Formaldehyde and Function

From: Stevan Harnad <>
Date: Thu, 30 Mar 2006 22:11:42 +0100

On Thu, 30 Mar 2006, Helen Hockx-Yu wrote:

> I should be grateful if anyone can provide me some evidence to back the
> following statement:
> "Concern of longevity has contributed to the lack of active engagement from
> many researchers [with institutional repositories]. Guarantee of long-term
> preservation helps enhance a repository's trustworthiness by giving authors
> confidence in the future accessibility and more incentives to deposit
> content"
> I guess longevity here also applies to the financial sustainability of the
> repository itself as a business operation, in addition to its content.

The statement is (1) not based on evidence at all, but pure speculation
and (2) speculation not on the part of the content-providers (i.e.,
the authors, who are presently only spontaneously self-archiving their
published articles at about the 15% level) but on the part of others,
whose a priori concept of an institutional repository is that it is for
long-term preservation (rather than for immediate access-provision and
impact maximisation)

One pretty much gets out of such subjective speculations what one
puts into them (including the requisite confirmatory moans from

JISC author surveys have given the empirical answer as to why only about
15% of papers are being self-archived spontaneously today (although 49%
of authors have deposited at least once): Authors are too busy to do
it until/unless their employers and or funders make it a priority by
mandating it -- and then 95% of them will duly do it:

    Swan, A. (2005) Open access self-archiving:
    An Introduction. JISC/ Key Perspectives Technical Report.

But it would be absolutely absurd of their employers and funders
to mandate self-archiving for the sake of long-term preservation!
Preservation of what, and why? Articles are published by journals. The
preservation of the published version (PDF/XML) is the responsibility of
the journals that publish it, the libraries that subscribe/license it, and
the deposit libraries that archive it. None of that is the responsibility
of the author or his institution, and never has been. Hence it is
ridiculous to think the reason authors are *not* self-archiving today
is because they are fretting about preservation!

Nor is there the slightest evidence that the 15% of articles that *has*
been self-archived spontaneously in central or institutional repositories
has vanished or is at risk! Arxiv content is still there today, a decade
and a half since its inception in 1991, under nonstop use. CogPrints
contents likewise, since its inception nearly a decade ago. Ditto for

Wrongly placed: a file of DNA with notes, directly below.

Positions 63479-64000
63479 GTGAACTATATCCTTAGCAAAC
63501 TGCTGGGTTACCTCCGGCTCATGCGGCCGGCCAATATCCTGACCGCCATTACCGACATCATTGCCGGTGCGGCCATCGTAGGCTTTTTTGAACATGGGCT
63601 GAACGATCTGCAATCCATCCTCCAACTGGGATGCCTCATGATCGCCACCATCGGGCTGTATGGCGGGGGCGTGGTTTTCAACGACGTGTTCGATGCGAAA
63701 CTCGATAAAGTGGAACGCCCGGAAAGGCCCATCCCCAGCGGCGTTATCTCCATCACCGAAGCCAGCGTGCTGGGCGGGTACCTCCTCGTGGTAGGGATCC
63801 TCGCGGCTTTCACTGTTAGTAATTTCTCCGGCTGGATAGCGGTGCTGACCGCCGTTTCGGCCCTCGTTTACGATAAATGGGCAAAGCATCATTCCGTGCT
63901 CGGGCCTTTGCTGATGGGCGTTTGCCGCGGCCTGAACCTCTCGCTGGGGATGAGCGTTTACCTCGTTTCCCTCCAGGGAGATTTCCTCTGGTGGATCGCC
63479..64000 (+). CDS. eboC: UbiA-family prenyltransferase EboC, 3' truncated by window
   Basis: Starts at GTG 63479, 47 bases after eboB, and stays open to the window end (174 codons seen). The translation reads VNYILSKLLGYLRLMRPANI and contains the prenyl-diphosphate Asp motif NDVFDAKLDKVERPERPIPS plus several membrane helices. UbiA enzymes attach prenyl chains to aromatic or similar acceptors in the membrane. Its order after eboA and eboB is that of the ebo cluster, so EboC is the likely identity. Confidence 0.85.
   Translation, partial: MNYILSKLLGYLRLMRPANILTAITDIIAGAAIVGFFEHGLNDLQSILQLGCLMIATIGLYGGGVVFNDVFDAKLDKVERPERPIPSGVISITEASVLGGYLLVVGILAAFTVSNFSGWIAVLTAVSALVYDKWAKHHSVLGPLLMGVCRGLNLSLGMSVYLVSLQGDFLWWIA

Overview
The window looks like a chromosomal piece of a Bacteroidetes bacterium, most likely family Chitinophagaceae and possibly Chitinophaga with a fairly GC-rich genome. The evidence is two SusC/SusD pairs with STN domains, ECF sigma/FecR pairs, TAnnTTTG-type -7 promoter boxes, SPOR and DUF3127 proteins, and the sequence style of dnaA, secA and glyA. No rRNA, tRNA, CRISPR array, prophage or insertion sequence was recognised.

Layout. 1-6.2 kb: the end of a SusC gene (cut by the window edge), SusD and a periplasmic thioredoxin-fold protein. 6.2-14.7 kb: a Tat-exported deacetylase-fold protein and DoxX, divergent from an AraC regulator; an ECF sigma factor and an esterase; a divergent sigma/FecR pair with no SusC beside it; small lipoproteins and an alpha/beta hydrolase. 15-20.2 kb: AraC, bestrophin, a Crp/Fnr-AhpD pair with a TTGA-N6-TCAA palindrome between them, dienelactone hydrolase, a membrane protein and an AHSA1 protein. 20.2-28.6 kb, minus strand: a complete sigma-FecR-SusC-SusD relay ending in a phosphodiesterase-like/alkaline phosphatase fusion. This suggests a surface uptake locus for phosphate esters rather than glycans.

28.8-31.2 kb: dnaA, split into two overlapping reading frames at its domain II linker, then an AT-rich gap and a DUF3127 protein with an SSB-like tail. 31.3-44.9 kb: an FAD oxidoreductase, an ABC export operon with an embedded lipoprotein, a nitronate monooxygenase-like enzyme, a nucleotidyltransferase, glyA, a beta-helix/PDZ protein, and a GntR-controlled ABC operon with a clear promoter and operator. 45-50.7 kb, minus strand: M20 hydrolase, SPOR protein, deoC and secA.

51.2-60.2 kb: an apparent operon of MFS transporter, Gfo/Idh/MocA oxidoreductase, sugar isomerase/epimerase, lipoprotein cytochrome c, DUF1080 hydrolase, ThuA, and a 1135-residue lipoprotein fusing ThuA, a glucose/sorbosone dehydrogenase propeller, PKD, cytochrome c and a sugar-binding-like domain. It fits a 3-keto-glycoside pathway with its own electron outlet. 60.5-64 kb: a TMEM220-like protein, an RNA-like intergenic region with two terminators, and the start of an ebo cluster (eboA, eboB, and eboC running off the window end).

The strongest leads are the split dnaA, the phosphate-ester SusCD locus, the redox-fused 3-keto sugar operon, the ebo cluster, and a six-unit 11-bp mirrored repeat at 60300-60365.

the IRs that have been up since GNU Eprints was first released in 2000.

The pertinent feature of all of these archives (even the oldest and
biggest) is the pathetically small proportion of their total annual
*target* content -- for Arxiv, all of physics+, for CogPrints, all of
cognitive science, for PubMed Central, all of biomedical science, and
for institutional IRs, all of each institution's own annual research
article output -- what a pathetic proportion of their respective target
contents they are actually capturing.

But there are exceptions, and the biggest of them is CERN, which is far
above the spontaneous 15% self-archiving baseline and rapidly approaching
100% for its current annual output (while making remarkable progress
with its retroactive legacy output too):

So too are Southampton ECS, U. Minho, and QUT. And the reason is that
these four institutions (3 institutions plus 1 institutional department)
have *self-archiving mandates* for their own output. And the rationale
for the mandates (although of course these archives, like all IRs,
are duly attending to the preservation of what contents they have!) is
not long-term preservation but immediate access-provision for the
sake of maximising usage and impact before their authors' bones are
in preservation.

So while preservationists lose themselves in speculation about the fact
that maybe authors are not depositing because their secret yearnings for
preservation are even more exacting than the preservationists', so they
are abstaining until they can be absolutely guranteed of immortality for
their texts as well as their institutions, the reality is much simpler:

They have (and should have) no special interest in preservation for their
authors' drafts. They do have an interest in citation, but not enough
to bother self-archiving until/unless their institutions and funders
require it. Silly, and short-sighted (sic) but there we are.

Let us hope that their institutions and funders will have the good sense
to adopt policies that require (and reward) their researchers for doing
what is in their own best interests (as well as the best interests of
their institutions and funders) -- just as they already require and
reward them to publish (or perish).

Nor is the reward the imperishability of those authors' refereed final
drafts that they will be self-archiving (not the publisher's proprietary
PDF), but their own scientific immortality (which would slip away fast if
they were to keep waiting to immortalise their publishers' PDFs instead, as
the preservationists -- embalmers? -- are imagining they are doing).

Do I sound impatient?

Chrs, Stevan
Received on Thu Mar 30 2006 - 22:17:35 BST

This archive was generated by hypermail 2.3.0 : Fri Dec 10 2010 - 19:48:17 GMT